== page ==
The unfortunate side effect of efficiency is complacency. When all of your obstacles are foreseen and accounted for, the addition of an extra variable can throw everything off. So it was with the flight of Ms. Henn as a figure suddenly leapt from the shadows of a stairwell and landed on her back. The griffon squawked, flailing, pushing her assailant away. The perfect geometry dissolved into a child’s scribble as Gertrude crashed into a wall and fell to the floor. She struggled to rise, but her attacker pushed her down. She looked up at them and her eyes went wide. “No,” she whispered. “No, I don’t— you’re dead! You can’t—” She cut off abruptly.

The last moment of Gertrude Henn’s life was terrifically efficient. A blade as swift as Occam’s slit her throat, and her killer left the scene as swiftly and silently as it had arrived.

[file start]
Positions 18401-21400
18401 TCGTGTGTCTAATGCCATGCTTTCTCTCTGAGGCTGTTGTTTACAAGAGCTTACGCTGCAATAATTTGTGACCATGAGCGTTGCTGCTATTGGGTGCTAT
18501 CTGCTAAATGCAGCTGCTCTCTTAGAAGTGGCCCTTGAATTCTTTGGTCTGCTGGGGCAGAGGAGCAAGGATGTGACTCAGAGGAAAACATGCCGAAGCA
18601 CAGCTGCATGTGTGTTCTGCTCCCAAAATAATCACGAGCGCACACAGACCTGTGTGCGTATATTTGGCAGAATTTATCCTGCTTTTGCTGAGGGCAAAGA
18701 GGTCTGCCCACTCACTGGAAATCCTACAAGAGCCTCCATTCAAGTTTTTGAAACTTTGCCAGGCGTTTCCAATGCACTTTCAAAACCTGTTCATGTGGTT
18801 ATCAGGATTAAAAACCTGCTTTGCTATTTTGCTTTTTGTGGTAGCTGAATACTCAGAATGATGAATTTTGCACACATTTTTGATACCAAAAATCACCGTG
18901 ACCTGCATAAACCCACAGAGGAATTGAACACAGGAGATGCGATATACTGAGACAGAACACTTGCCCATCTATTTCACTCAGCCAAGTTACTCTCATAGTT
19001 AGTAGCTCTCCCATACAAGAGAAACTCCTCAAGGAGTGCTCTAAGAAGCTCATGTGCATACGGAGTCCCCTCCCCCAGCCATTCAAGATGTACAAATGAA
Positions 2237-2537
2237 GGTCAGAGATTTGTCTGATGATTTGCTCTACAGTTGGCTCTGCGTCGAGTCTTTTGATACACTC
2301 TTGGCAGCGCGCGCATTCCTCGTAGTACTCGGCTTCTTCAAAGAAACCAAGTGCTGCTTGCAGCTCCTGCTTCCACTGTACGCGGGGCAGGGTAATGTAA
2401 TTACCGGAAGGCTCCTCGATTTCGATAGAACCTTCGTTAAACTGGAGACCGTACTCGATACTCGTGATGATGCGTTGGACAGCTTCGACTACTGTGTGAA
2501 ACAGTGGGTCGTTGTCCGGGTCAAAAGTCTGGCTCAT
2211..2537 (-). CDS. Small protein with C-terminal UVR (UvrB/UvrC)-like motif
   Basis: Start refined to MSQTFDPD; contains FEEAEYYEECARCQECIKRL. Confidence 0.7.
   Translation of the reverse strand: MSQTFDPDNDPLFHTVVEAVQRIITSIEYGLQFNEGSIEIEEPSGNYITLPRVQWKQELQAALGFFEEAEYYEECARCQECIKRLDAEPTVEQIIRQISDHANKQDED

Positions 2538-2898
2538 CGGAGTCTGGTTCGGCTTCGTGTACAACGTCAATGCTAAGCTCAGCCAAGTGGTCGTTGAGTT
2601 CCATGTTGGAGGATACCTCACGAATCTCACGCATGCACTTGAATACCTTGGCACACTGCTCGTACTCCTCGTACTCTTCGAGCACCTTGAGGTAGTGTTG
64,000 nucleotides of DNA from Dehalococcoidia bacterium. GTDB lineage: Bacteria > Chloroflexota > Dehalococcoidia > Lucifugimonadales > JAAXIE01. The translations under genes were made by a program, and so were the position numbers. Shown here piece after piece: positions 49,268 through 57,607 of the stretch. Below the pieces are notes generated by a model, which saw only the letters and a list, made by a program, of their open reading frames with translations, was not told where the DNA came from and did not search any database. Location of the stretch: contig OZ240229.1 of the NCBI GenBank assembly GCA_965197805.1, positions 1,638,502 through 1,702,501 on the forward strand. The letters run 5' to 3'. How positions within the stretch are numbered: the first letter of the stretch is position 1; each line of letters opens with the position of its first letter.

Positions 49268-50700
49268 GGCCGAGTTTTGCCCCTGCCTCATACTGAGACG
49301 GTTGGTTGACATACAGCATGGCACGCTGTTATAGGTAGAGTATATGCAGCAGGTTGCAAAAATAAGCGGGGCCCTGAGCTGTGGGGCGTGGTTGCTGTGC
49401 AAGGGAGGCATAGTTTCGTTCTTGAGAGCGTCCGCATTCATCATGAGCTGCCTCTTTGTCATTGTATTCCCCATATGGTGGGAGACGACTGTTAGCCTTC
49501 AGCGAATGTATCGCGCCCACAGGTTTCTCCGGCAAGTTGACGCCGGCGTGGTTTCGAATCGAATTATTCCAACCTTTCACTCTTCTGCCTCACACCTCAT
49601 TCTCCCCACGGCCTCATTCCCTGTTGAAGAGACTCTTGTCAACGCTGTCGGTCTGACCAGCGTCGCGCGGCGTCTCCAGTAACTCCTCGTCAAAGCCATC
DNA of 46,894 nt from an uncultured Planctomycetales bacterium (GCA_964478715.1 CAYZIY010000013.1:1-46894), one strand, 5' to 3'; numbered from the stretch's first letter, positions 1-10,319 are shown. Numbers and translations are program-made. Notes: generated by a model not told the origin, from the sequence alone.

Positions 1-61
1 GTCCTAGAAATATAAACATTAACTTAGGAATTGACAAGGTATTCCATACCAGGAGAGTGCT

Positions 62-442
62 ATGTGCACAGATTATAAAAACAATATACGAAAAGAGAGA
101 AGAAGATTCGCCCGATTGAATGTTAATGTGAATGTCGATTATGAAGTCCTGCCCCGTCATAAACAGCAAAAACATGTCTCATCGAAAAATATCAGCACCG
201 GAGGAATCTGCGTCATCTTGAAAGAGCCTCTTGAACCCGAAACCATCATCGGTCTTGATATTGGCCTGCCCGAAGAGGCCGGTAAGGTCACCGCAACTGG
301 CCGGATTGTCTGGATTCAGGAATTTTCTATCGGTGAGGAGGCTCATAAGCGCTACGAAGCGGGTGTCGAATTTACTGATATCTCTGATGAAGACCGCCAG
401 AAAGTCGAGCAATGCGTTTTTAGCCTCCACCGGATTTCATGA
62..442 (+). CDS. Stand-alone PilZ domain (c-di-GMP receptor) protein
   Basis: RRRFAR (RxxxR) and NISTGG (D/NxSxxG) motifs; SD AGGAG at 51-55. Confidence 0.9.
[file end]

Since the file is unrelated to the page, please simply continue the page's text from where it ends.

***

“That worked surprisingly well,” the Doctor commented. “Do you usually escape like that?”

“Hm?” Blueblood glanced at the Doctor. “No. Generally, I just wait for a guard captain to come bail me out. However, since Auntie doesn’t even know we’re here, that was not an option.”

“Right. So, back to the office?”

Blueblood glanced up at the sky. “They’ll likely be closed. It must be about quarter to seven, now.”

“No problem,” the Doctor replied cheerfully, holding his screwdriver aloft. “Their doors aren’t made of wood.”

Blueblood smirked. “Well played.”

“One does try,” the Doctor acknowledged, nodding his head slightly. “Shall we?” He gestured down the boulevard.